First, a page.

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Category archives for Cultures

The Places We Love VII: Cleaning Up India

Thinking of visiting India? Then cheer for the Prime Minister’s new “Clean India” campaign. If successful, it will remove an ugly stain on the rich cultural tapestry of India.

Expedition Diaries: Salvador de Bahia

This post is the latest in the series  Kike Calvo’s visual diary as a National Geographic Expert on the Buenos Aires, Rio and Brazil´s Wild Coast National Geographic Explorer.  A perfect cacophony of drums and Afro-Brazilian percussion instruments seem to infuse every corner as we go up narrow streets to find our hotel in the pastel-hued…

The Worldwide Voyage Goes Underwater

Watch as the Worldwide Voyage takes itself beneath the waves for the first time in the newly expanded Pacific Remote Islands Marine National Monument!

October 12, 2014: Fighting South Pole Frostbite, Bathing Elephants and More

This week on National Geographic Weekend radio, join host Boyd Matson and his guests as they survive frostbite on the frozen continent, explore Haiti’s marine culture, bathe an elephant, bobsled with British champions, dance with Birds of Paradise, learn the Secrets of the National Parks, and discover what has been hiding in Vietnam’s jungles.

Olazul Seeks a Healthy Solution to Depleted Fish Stocks

By Madeleine May For Santiago Cañedo Flores and other fishermen along the La Paz Bay in Baja California Sur, the solution to depleted fish stocks may lie in harvesting an unconventional product: seaweed. Don Santiago and other fishermen in Baja California Sur are partnering with Olazul, a San Francisco-based organization founded in 2009, to design community-owned…

Hōkūleʻa: An Investment in the Future

The true success of the Worldwide Voyage will not be measured by how many miles Hōkūle’a has sailed but by how many people, especially youth, grow to become better stewards of the Earth.

#okavango14: Highlights Of Google HangOut In Okavango Wilderness!

In late-August, we conducted a 17-day, 340km research expedition in dug-out canoes or “mekoro” across the Okavango Delta. It had taken us almost a week to get to “Out There Island” just 30min before this live Google+ Hangout On Air from the remote wilderness of northern Botswana. We were sitting in the middle of one of…

Chilean Near-Shore Fisheries: From Shutdown to Successful Management

By: Carmen Revenga, Sustainable Fisheries Director, The Nature Conservancy and Cristina Rumbaitis del Rio, Senior Associate Director, The Rockefeller Foundation Today, Chile is a global example for good near-shore fisheries management. The emblematic Chilean abalone, and other important seafood, like mussels, limpets, and sea urchins live in the rocky and sandy bottoms along the Chilean…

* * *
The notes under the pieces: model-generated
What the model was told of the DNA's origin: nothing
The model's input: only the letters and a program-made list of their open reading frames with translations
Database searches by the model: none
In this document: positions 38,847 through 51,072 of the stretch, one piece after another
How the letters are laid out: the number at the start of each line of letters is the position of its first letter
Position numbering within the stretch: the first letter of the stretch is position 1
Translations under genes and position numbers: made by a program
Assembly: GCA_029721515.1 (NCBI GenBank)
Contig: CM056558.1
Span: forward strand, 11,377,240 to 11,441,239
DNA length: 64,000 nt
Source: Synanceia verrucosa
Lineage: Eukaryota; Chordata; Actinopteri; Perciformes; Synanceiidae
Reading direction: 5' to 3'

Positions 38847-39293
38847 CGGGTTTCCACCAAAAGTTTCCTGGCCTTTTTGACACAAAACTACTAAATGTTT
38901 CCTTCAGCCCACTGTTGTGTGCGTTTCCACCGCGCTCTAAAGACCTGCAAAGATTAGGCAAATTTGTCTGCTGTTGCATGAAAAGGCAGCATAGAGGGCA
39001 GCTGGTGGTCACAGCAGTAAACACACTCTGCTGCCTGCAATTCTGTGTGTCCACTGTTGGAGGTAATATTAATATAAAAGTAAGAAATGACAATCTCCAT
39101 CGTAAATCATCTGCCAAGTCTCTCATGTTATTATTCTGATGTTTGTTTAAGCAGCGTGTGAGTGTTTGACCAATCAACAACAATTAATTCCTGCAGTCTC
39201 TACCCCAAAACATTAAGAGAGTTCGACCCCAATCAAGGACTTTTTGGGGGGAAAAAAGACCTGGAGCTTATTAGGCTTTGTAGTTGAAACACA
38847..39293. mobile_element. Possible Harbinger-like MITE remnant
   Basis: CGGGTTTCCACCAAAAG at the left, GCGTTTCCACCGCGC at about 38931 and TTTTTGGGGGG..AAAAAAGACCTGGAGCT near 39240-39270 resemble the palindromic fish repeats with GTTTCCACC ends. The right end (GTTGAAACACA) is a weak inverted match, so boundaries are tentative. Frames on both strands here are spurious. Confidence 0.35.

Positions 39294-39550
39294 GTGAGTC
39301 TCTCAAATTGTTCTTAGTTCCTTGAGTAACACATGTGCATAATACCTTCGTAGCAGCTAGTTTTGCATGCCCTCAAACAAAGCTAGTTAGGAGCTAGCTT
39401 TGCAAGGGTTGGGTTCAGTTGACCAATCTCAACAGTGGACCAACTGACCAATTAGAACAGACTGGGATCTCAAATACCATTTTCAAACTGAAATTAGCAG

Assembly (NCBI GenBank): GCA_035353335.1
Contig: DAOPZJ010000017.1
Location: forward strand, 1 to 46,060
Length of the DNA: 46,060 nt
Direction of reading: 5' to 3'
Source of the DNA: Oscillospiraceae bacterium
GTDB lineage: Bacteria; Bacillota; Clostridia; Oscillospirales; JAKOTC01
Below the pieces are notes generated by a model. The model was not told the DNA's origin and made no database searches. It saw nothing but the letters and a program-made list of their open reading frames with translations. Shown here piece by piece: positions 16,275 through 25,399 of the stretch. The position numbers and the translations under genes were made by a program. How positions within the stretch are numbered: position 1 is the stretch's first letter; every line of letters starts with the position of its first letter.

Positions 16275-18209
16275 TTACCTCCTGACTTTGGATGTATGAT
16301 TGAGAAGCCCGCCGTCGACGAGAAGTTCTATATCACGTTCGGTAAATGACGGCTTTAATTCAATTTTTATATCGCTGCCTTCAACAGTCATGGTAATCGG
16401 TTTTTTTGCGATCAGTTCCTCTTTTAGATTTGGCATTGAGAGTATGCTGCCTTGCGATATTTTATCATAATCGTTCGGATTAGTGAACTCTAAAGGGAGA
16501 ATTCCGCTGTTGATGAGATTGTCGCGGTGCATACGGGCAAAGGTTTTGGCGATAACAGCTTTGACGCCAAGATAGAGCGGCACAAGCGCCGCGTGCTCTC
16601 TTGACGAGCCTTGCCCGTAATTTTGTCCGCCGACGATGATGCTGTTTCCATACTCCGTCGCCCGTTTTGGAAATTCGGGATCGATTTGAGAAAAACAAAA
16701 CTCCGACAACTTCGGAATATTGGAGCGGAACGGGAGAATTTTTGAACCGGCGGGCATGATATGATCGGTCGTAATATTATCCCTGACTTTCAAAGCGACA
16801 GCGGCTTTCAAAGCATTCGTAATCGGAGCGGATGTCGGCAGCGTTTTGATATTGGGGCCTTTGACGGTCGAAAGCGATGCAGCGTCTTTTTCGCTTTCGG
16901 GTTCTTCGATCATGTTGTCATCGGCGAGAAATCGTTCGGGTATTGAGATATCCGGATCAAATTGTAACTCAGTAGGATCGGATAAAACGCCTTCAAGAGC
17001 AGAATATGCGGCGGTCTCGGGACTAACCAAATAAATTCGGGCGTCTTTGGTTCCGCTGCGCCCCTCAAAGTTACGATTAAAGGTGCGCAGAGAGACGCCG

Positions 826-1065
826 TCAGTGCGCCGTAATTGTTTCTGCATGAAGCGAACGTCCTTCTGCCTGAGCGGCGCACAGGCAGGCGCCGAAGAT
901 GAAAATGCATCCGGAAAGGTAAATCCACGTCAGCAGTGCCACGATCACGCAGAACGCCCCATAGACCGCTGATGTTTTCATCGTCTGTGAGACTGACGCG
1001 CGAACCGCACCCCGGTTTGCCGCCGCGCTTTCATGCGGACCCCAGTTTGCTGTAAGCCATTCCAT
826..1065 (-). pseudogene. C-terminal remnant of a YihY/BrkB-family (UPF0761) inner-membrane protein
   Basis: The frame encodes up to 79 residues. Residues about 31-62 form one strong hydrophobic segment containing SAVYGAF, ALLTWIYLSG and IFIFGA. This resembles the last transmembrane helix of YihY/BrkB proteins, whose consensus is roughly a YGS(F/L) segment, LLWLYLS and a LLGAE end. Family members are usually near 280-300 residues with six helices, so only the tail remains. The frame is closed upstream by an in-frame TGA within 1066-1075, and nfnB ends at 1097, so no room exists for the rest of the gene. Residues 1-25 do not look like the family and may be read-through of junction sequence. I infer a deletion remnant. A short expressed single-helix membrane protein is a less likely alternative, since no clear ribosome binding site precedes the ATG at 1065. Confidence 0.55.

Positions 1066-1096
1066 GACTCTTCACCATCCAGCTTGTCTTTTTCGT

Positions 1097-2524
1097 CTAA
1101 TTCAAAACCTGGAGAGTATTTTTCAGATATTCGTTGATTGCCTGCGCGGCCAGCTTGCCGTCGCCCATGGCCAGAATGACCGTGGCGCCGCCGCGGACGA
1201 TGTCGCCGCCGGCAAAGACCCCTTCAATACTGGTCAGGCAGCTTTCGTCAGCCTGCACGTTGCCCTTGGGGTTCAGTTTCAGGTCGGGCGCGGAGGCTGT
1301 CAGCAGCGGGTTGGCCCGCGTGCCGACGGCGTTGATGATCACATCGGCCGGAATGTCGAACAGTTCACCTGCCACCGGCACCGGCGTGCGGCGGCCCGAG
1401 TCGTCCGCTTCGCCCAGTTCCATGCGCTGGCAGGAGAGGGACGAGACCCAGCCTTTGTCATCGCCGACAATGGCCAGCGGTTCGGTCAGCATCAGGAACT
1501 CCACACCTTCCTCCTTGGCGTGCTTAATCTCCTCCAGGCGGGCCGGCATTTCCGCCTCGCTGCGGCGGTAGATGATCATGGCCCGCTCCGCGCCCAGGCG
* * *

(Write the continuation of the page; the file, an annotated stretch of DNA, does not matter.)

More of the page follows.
A Brighter Future for the Hornbills of India

Among the Nyishi people, the ceremonial bopia hat is indispensable, but requires beaks from endangered Asian hornbills. Now, an innovative replacement has emerged.

October 5, 2014: Climbing Into Volcanoes, Swimming the Seven Seas and More

This week on National Geographic Weekend radio, join host Boyd Matson and his guests as they climb into volcanos to look for bacteria, invent environmentally and academically friendly ways to make tea, create the largest marine reserves in the world, make tiny soft robots, swim the seven seas, survive an avalanche, eat ice cream in the name of conservation, and swim with Great white sharks.

Busting Indonesia’s Manta Gill Trade

This article is brought to you by the International League of Conservation Photographers (iLCP). Read our other articles on the National Geographic News Watch blog featuring the work of our iLCP Fellow Photographers all around the world. Text and photos by iLCP Fellow Paul Hilton. Writing this from a hotel room in Indonesia’s second-largest city, Surabaya, I realize…

September 28, 2014: Meeting A Mountain Legend, Skiing First-Descents in Greenland and More

This week on National Geographic Weekend radio, join host Boyd Matson and his guests as they break human endurance records climbing mountains, win the Google Science Fair, eat like our ancestors, ski first descents in Greenland, vaccinate our children, chase endangered hogs in Uganda, and record a dying language.

Flooding the Landscape: The Site C Dam on B.C.’s Peace River

This article is brought to you by the International League of Conservation Photographers (iLCP). Read our other articles on the National Geographic News Watch blog featuring the work of our iLCP Fellow Photographers all around the world. Text and Photos by iLCP Fellow Garth Lenz. As the small Piper Super Cub climbs, this beautiful valley spreads out below…

The World Is Still Enormous

The world is still enormous, but imperiled. Like traditional navigators, we must see beyond our immediate surroundings to forge a better future.

Beijing and the Bicycle

The great bicycle rush every day in Beijing is iconic and recognized all over the world, yet bicycle culture is slowly being run over by rising car ownership, literally and metaphorically.